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Friday, September 28, 2012

The Golden Rule of Pharmacy

We were always taught to obey the Golden Rule-treat others as you would have them treat you. Great for kids, bad for business.  The Pharmacy Interpretation should be-Treat others the way they want to be treated. Business books agree with this, and I adopted it in my pharmacies without realizing how relevant it truly was. In fact, I was practicing it before I read its witticisms.
We all deal with the same customers every day. I have worked inner-city, affluent suburb, blue-collar, college, and every other town in which there is a pharmacy. In every one of these, the customers are the same: quiet ones who cause no problems; loud, boisterous ones who want you to know they are there; dedicated ones who love their pharmacy staff; fickle ones looking for an excuse to leave you; and the whimsies-those who shop wherever they happen to be at the moment they decide they need a refill.
I am truly focused only on the ones who make our life hell at work. Why do people find it necessary to yell and argue with pharmacy staff? I am very good at conflict resolution and solving problems. I often find that most perceived problems are misunderstandings that we have not been allowed to explain. At my most recent store, I was warned of a number of customers who cause problems every time they call or visit. My staff always find it necessary to tell me so-and-so is on the phone, or here, and that he always causes a problem. Why do my staff feel threatened or intimidated by these people? Because this is the situation the customers have fostered and the staff have felt powerless to change it. (To that I say, Thank You Corporate 1-800 Customer Service Calls! Thank You for making my staff feel powerless to stop abuse from customers.)
ATypical (True) Interaction: Lady complains that she had to wait for something until the next day and was gracious enough to bring it in the night before to give us plenty of time to work on it. (Nice, but her doctor put a Do Not Dispense date on it until the next day so she wasn't exactly trying to help us.) She arrived earlier than we told her it would be ready and she complained. I was already warned of her history so I was prepared. She kindly explained how she went out of her way to bring it in early, how we're her only pharmacy, but she's considering changing after this, blah, blah, blah. I offered her an apology and a $5 Gift Card for the inconvenience of having to wait an extra 10 minutes-though she was early. She ignored that and told me how, every time the other 3 pharmacies she uses make a mistake, they give her something without her even asking. How they buy her off just to shut her up, apparently. Not backing down, I apologized again. Now, 19 minutes into this conversation I had had enough. I interrupted her and asked "What do you want?" Taken aback, she said "Excuse me?" I told her "Listen. You have had me on the phone for 20 minutes now. I offered an apology and $5. You are not happy with that. In my experience there are only 2 types of people who call 1-800 numbers:         1.) Those who like a place and want it to improve and found something a little off during a recent visit.  2.) Those who want something.  This is you. Now. What. Do. You. Want? She told me she wanted a gift card. I told her I already offered that and she could pick up with her next refill, but not to yell at me or my staff again.  She has been back a number of times and no longer strikes fear in the hearts of my staff.  All it took was someone to stand up to her and call her out on her attitude.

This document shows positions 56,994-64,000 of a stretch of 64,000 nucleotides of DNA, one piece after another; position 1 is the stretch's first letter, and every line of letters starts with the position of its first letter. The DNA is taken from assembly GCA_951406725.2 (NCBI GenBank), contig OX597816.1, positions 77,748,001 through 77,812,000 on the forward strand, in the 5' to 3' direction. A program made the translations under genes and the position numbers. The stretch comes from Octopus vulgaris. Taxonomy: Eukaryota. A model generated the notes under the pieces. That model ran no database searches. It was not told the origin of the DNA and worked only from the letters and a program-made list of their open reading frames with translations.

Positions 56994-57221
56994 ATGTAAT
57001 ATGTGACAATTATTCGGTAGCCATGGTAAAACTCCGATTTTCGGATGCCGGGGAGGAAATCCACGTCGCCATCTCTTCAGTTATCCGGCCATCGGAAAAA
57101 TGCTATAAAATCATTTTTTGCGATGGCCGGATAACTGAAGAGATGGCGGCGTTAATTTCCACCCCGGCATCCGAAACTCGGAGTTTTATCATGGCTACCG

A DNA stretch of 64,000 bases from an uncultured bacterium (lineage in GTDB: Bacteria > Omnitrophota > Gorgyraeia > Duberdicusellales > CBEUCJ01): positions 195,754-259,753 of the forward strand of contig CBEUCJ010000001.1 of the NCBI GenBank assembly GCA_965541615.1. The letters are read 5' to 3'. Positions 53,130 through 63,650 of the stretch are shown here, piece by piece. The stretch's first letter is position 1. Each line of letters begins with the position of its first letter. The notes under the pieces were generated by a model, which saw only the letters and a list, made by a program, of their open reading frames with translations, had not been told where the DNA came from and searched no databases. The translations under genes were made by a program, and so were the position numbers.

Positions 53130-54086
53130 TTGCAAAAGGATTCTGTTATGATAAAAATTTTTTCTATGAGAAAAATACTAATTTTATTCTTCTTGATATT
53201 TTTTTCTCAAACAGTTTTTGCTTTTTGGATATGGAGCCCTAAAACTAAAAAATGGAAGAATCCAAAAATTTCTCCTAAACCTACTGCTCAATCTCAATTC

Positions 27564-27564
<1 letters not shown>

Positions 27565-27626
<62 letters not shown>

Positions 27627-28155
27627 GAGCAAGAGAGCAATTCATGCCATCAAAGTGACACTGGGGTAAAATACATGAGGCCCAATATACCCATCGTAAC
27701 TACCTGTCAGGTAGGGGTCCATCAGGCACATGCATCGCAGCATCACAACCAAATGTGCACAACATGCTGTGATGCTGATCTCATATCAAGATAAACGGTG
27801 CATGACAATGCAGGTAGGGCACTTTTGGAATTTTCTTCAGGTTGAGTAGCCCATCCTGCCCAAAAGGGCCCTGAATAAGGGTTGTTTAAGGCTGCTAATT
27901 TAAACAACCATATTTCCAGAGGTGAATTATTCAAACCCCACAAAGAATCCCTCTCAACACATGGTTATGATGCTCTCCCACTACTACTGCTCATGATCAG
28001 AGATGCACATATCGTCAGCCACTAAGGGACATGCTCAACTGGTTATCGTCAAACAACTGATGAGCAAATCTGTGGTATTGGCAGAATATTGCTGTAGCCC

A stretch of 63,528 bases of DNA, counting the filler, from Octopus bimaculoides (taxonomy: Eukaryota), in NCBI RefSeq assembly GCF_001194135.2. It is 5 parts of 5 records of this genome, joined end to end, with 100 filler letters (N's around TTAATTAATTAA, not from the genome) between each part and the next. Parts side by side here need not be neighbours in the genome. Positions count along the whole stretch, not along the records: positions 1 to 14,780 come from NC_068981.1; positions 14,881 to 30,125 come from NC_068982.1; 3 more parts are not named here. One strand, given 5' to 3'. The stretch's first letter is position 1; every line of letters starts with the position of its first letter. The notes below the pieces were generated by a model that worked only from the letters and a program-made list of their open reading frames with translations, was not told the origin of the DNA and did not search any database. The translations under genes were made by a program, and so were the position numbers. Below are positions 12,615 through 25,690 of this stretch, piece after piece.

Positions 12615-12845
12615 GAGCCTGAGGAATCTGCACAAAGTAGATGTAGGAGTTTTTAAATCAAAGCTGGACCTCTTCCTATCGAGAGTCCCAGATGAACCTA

Grouchy Guy refused to give my tech his wife's date of birth. He threw the Rx at her and told to fill it, he'd be around. I paged him back to the pharmacy and asked him why he was so mean. He said my job was just to fill it and he walked away. I shouted back to him to come back here, stuck out my arm with his script and said "Here. Take this. We're not filling this for you. There are plenty of pharmacies around and I don't need your business if you're going to treat my staff that way." Dumbfounded, he took it back and left. The funny follow-up is that his wife brought it back later and ignored the issue from earlier. Her husband has been back a few times and is always a model customer. Why did it take all of that to arrive at an amicable situation?